Diarrhea is unpleasant for a cat and it is often distressing to their human. The cat might not make it to the litterbox on time or they might step in the soft poop and leave poopy footprints all over. Nobody wants that scratch and sniff on their couch.

So what “qualifies” as diarrhea? Normal poop is a soft formed tube (like fresh play doh). Diarrhea will be poop with too much water … it can be the consistency of pudding, oatmeal, or water.

Not sure if your cat poop is diarrhea? Google the Purina Fecal Scoring Chart. It has pictures that should help you pick your cats poop out of the lineup.


Why do cats get diarrhea? There are many, many, many reasons …..

Infectious reasons … Kittens and outdoor cats are more likely to have parasitic diarrhea than indoor only cats. Parasitic causes of diarrhea are roundworms, tapeworms, giardia, coccidia, etc. Kittens can get roundworms from their mom. Cats who hunt can gets worms from birds, mice, etc. Fleas can carry tapeworms. Panleukopenia is a virus that causes diarrhea. It is usually fatal in the young and can be fatal in adults that are not vaccinated. Some bacteria can cause diarrhea. Salmonella is a contagious cause. Overgrowth of the cat’s normal bacteria (clostridium, etc.) can also be a factor.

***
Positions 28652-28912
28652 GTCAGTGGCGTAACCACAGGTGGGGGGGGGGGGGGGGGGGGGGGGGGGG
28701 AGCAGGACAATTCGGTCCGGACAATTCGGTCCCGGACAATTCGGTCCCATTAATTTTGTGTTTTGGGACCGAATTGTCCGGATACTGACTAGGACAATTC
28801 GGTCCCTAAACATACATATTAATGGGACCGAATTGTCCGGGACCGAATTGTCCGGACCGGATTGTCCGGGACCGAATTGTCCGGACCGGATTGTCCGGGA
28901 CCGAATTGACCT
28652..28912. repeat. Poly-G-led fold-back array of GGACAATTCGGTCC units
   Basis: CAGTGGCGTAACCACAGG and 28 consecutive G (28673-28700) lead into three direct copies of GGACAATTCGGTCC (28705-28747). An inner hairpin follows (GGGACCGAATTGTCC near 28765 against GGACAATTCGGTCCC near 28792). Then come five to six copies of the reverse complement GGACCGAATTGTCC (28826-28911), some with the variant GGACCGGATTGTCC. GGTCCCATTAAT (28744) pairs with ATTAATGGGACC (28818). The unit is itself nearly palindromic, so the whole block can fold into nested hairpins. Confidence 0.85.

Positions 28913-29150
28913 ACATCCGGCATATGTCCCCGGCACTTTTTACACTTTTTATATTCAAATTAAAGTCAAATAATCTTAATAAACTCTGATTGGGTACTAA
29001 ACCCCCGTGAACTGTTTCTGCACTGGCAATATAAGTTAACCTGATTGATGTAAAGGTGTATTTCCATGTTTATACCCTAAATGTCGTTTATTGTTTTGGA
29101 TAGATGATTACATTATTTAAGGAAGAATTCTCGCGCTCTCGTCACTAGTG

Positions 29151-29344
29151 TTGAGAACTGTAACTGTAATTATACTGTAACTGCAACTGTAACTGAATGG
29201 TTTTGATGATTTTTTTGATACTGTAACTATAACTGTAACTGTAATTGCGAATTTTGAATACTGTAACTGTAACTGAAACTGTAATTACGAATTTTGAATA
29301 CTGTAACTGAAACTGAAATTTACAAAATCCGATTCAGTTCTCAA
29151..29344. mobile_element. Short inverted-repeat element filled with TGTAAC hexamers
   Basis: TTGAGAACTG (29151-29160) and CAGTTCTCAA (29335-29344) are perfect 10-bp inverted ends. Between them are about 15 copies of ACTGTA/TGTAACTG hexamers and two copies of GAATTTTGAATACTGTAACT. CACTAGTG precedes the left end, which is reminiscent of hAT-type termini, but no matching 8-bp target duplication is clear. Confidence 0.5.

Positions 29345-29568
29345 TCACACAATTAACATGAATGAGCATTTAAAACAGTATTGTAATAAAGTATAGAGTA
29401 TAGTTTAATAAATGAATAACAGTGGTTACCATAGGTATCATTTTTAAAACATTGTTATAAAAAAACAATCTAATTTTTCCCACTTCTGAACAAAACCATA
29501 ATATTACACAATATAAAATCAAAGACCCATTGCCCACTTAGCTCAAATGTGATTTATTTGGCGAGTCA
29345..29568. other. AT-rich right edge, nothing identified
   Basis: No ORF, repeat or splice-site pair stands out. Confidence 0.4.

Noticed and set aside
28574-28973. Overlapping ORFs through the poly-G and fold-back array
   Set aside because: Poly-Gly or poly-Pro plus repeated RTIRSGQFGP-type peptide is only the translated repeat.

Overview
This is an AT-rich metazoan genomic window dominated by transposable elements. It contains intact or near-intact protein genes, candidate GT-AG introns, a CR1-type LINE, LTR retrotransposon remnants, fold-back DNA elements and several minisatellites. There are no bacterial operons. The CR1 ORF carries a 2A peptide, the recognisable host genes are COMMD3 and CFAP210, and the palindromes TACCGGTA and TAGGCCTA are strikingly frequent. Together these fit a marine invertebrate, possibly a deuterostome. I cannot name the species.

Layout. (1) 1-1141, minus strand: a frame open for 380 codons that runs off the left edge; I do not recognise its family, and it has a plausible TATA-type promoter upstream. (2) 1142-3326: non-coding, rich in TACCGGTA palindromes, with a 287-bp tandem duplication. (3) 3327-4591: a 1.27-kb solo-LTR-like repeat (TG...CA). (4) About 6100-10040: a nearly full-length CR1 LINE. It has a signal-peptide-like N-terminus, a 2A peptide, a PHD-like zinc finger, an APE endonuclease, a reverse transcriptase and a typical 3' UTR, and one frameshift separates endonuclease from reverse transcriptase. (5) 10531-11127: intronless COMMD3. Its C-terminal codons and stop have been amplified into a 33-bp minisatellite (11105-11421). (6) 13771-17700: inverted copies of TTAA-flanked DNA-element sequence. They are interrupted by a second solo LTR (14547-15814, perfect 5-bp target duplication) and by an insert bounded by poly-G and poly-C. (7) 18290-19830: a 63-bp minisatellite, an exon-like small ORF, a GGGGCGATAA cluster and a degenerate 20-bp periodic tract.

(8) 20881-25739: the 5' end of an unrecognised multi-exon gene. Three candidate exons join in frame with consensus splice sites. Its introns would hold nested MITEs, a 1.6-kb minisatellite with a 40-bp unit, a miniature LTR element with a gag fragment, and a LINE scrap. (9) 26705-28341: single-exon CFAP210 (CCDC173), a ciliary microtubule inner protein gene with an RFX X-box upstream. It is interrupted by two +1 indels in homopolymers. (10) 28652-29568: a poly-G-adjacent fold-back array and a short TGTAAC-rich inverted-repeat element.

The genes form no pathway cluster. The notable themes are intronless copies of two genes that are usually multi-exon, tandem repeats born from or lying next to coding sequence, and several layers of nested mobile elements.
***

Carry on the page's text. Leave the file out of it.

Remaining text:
Non-Infectious reasons …. Cats can have diarrhea due to IBD (inflammatory bowel disease), food intolerance / allergy, some plants if ingested (poinsettia, etc.), metabolic disease (hyperthyroidism, diabetes, etc.), cancer, renal disease, and liver disease.

If your cat has diarrhea for more than 1-2 days, OR if there is also vomiting / loss of appetite / lethargy, see your vet.

It is sometimes difficult to diagnose the cause of the diarrhea. Multiple tests may be needed.

Infectious causes (parasites, bacteria, and viruses) can be tested for via fecal flotation or fecal PCR.

Blood and urine tests will detect liver, kidney, and thyroid disease.

IBD, pancreatitis, cancer and food allergy do not show reliably on blood tests. An ultrasound can show if the pancreas and intestines are abnormal but biopsies are need to be certain of the cause of them not looking normal (infection vs. cancer vs. other reasons). Not all pathologists (the specialists your vet will send the biopsies to for evaluation) are great with the feline intestine. They can have trouble distinguishing between inflammatory, cancer, and infection.

Treatment for diarrhea can include deworming medication, antibiotics, probiotic, highly digestible diet, novel protein diet, Vitamin B injections, and immune system modifiers (these are for IBD or cancer … most commonly used is Prednisolone but others are Budesonide and Atopica - aka cyclosporine).

IBD is not cured but controlled with treatment. Relapses are likely to happen. Pancreatitis can also reoccur. If your cat goes outside parasites can happen over and over again.

So, if soft poop happens, talk to your vet.